A visit to the Twenty20Two theatre studio in Petaling Jaya during its latest show rehearsals might prove to be a little unnerving. The normally cheery space is dimly lit now, with a guide to take you around. Performers stand in certain corners of the space. Some are speaking, some moving, while the others apparently lost in their own world. Every one of them with their own stories to be told, if you would stop to listen.
Welcome to The Human Exhibit: Mentalhealth, an upcoming production by I’M Entertainment, which opens at Twenty20Two on Jan 25.
“It’s like a fine art gallery, but with people instead. Instead of looking at paintings and sculptures, you see people performing physical theatre, poetry, monologues and so on. Each performer represents (a story on) mental health, or a struggle with it,” says Ian Abel Nathaniel, the show’s co-producer.
The Human Exhibit: Mentalhealth, co–curated by Nathaniel and Dhinesha Karthigesu, is an interactive, immersive theatrical experience which explores various mental health conditions, including depression, schizophrenia and bipolar disorder.
The show features some 20 performers, who are mostly not conventional theatre practitioners. They include Ashvinder Kaur, Azam Rais, Nisya Aziz, Nik Waheeda, Timmy Ong and Helena Foo.
“We have people like poets, carnival performers and more collaborating with us. For this show, we’re not so much directors. We are more like curators, in putting the show together. We try to incorporate as many different elements as possible,” says Nathaniel.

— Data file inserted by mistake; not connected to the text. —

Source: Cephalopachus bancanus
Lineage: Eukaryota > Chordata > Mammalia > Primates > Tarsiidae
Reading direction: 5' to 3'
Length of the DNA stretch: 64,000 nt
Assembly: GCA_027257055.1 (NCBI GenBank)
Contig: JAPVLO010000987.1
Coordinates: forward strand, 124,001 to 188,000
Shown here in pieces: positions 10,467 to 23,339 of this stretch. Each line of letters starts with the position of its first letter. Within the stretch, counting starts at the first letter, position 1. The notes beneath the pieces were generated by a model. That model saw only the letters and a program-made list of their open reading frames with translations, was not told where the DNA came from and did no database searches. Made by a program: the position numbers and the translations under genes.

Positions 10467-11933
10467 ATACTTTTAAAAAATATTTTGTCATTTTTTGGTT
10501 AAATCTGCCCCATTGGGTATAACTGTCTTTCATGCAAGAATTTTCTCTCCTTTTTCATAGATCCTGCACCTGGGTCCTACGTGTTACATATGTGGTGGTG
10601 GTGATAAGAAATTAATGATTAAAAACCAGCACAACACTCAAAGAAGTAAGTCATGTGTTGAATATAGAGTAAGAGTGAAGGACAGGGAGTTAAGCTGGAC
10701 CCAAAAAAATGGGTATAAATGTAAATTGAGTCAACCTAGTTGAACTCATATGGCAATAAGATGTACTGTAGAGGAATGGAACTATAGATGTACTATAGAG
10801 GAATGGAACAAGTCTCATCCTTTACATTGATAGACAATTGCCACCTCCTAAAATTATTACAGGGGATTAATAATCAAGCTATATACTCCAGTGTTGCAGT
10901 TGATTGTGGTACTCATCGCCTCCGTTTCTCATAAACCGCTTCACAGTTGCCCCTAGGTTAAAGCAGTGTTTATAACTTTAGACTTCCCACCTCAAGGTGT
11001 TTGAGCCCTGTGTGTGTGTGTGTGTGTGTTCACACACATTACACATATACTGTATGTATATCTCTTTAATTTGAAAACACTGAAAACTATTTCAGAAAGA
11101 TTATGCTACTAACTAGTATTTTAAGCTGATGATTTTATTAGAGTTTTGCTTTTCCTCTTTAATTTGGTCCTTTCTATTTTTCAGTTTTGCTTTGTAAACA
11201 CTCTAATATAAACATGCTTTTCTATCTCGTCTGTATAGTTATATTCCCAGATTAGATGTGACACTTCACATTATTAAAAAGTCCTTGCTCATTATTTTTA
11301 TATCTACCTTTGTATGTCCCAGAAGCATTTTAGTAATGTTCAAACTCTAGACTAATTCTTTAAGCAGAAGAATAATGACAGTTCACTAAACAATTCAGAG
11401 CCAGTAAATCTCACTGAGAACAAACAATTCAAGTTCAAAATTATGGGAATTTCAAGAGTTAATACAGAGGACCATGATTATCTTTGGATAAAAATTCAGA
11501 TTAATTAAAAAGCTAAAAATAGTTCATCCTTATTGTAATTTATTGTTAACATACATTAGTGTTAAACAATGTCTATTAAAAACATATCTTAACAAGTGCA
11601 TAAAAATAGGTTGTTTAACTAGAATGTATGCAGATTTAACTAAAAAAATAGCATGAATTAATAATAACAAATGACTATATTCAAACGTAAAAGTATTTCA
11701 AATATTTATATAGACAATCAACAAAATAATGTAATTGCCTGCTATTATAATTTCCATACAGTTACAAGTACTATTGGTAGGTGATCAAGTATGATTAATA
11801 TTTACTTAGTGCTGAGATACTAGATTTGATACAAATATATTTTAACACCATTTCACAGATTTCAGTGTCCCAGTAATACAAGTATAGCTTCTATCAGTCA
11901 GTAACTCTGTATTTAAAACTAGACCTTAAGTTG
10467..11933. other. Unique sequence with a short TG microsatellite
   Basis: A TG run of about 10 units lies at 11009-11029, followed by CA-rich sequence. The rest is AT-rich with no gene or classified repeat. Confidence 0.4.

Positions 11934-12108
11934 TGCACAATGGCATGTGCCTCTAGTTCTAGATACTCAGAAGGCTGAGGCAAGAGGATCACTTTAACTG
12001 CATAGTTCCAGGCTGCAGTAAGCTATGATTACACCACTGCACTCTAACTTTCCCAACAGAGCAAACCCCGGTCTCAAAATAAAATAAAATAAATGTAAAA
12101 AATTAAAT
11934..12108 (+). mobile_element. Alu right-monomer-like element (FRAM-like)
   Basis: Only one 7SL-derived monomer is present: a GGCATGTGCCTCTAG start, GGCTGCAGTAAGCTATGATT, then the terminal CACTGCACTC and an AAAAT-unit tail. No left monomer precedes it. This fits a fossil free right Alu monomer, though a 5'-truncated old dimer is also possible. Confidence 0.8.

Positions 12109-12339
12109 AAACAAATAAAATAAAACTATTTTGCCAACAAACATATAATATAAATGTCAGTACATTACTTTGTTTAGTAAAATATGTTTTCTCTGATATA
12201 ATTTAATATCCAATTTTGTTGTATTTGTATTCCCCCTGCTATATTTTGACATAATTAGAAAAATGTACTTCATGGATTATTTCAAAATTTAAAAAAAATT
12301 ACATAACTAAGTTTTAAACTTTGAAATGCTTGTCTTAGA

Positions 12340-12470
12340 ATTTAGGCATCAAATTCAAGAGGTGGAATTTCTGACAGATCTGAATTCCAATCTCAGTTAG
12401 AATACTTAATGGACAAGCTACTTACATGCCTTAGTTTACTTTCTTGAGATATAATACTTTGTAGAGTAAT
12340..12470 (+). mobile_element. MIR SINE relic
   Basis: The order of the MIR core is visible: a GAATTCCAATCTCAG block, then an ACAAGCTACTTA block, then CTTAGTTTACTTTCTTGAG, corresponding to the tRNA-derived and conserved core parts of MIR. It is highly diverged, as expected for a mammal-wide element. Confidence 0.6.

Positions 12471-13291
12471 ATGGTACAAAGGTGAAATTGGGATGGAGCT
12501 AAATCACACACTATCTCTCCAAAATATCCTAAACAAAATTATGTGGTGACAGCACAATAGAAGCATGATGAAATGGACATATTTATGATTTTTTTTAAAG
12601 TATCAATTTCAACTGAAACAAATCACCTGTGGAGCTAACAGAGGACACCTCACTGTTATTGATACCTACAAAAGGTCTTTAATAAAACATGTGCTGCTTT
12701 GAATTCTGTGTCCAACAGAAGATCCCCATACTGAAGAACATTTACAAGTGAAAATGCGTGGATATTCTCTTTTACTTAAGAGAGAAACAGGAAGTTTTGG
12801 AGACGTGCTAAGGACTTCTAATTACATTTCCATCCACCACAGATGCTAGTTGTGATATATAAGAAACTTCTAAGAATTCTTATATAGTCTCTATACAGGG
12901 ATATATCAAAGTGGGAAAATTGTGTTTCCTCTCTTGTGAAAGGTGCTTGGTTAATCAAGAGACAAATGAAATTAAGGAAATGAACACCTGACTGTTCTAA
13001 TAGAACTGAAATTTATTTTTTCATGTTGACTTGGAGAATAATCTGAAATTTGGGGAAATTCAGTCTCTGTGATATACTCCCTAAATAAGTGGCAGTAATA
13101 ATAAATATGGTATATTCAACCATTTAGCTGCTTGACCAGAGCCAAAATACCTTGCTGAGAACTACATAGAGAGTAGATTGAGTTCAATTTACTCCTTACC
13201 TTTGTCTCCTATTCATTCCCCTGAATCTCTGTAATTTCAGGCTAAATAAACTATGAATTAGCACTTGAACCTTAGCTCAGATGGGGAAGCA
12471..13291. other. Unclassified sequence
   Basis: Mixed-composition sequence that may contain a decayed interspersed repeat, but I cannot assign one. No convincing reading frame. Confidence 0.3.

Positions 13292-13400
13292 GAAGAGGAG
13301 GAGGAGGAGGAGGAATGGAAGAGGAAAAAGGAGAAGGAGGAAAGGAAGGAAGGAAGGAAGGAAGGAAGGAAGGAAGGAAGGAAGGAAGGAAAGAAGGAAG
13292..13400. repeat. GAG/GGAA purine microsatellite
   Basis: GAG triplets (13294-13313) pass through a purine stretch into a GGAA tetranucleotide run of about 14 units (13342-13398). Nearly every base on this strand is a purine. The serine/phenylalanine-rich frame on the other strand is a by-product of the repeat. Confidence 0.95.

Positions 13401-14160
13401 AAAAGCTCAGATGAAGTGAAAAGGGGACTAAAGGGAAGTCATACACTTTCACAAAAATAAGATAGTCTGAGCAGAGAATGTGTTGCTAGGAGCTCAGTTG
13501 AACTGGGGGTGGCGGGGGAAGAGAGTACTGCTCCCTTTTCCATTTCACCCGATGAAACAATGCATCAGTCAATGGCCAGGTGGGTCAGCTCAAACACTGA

“It’s like a community arts project. It’s not the same thing each time you walk through the theatre space. There’s a constantly changing energy, a constantly changing vibe with each performer,” elaborates Dhinesha.
The Human Exhibit: Mentalhealth is divided into four 60min cycles. One cycle can fit about 15 viewers. During the show, a guide will then viewers around Twenty20Two’s space, showing them the various performers.
“The pieces will be performed in every part of the place, including the kitchen, bathroom and pantry. Each piece takes no longer than 10 minutes,” says Nathaniel.
“For example, there’s a theatrical performance based on bulimia nervosa (a potentially life-threatening eating disorder), which takes place in the toilet. There’s one about substance abuse, a spoken word performance, which happens in the kitchen. Just give the performer a particular object, that will trigger a performance,” he adds.
The idea for the show, the duo reveal, comes directly from I’M Entertainment’s previous production Silk And Strings last November, which explored the theme of bullying.
In exploring such a theme, it was natural to speak about mental health.
“We also wanted to create something different. How do we break out of the norm? Last year, there were a lot of experimental works, like the VSC Project’s Duality. I thought of pushing things further and the idea of the gallery came about,” says Nathaniel.
The duo hope to adapt The Human Exhibit show for future performances.
“The show’s unique, rather open format, after all, can allow it to be adapted to cover many different topics,” says Dhinesha.
For the upcoming show, however, the two producers hope The Human Exhibit: Mentalhealth can help raise awareness about the need to talk and understand the issues surrounding mental health.
“Even though some viewers may not suffer from these issues, they may know someone who does, and we hope that this will help them understand what it feels like,” says Nathaniel.
“It’s about changing conversations about mental health. What we talk about, who we have these conversations with. We hope that audience members will take back something personal from the show, and they can go home and talk about their own mental health. Most people never talk about this. We hope this allows the audience to be open about what they may be going through,” concludes Dhinesha.